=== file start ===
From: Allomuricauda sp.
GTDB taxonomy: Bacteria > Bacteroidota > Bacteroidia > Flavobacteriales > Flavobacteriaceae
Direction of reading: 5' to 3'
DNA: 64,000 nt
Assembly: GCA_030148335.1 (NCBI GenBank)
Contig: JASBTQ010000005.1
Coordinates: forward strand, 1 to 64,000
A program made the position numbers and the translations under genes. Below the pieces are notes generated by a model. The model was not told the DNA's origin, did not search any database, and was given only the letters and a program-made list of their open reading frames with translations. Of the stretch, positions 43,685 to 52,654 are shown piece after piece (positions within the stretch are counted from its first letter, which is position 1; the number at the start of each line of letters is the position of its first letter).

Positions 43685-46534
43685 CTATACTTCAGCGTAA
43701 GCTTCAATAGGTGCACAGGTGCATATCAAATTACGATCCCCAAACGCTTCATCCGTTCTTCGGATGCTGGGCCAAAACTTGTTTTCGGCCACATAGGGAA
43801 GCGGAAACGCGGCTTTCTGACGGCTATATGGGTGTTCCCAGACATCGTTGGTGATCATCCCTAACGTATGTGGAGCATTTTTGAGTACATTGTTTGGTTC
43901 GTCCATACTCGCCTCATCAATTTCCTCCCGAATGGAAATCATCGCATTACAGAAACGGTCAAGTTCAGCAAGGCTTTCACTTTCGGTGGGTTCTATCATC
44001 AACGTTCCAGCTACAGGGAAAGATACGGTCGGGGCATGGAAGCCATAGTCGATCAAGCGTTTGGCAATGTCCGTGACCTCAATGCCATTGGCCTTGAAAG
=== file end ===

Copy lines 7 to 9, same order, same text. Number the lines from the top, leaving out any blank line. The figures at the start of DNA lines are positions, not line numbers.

Coordinates: forward strand, 1 to 64,000
A program made the position numbers and the translations under genes. Below the pieces are notes generated by a model. The model was not told the DNA's origin, did not search any database, and was given only the letters and a program-made list of their open reading frames with translations. Of the stretch, positions 43,685 to 52,654 are shown piece after piece (positions within the stretch are counted from its first letter, which is position 1; the number at the start of each line of letters is the position of its first letter).

Positions 43685-46534